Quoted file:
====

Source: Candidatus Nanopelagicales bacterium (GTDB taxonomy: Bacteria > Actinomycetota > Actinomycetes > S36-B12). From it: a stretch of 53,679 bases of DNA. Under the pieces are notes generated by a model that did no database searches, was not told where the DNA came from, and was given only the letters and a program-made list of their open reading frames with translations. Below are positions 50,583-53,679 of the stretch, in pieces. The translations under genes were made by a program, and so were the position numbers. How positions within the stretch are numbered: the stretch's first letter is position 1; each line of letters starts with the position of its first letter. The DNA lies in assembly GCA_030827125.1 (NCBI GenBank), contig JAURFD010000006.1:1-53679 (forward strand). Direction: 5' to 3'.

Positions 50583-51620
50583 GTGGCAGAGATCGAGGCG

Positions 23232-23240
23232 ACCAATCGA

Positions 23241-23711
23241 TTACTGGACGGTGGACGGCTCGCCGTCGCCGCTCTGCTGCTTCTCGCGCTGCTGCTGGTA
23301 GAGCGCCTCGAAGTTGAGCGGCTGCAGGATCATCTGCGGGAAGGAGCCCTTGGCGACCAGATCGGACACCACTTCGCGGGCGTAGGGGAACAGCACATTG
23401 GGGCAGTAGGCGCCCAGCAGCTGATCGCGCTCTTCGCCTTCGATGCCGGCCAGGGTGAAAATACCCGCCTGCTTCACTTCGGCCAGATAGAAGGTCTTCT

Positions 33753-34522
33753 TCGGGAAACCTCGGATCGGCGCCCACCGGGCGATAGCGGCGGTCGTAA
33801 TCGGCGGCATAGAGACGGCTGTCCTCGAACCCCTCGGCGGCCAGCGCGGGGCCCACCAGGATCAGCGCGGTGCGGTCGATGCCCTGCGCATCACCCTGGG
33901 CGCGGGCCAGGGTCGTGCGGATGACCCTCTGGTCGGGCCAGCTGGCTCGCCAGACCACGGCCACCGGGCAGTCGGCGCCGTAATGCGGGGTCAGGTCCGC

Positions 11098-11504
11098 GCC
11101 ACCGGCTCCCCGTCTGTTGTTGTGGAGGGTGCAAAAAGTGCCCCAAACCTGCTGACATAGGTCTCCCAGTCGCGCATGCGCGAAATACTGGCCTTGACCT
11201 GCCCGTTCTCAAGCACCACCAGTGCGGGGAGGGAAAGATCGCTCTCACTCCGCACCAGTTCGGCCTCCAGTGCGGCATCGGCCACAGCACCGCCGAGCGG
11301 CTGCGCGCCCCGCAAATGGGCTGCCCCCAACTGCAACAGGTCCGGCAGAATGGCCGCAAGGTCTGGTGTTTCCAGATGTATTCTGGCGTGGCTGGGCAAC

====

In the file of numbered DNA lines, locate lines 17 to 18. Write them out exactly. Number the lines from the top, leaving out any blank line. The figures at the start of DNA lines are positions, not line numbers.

11201 GCCCGTTCTCAAGCACCACCAGTGCGGGGAGGGAAAGATCGCTCTCACTCCGCACCAGTTCGGCCTCCAGTGCGGCATCGGCCACAGCACCGCCGAGCGG
11301 CTGCGCGCCCCGCAAATGGGCTGCCCCCAACTGCAACAGGTCCGGCAGAATGGCCGCAAGGTCTGGTGTTTCCAGATGTATTCTGGCGTGGCTGGGCAAC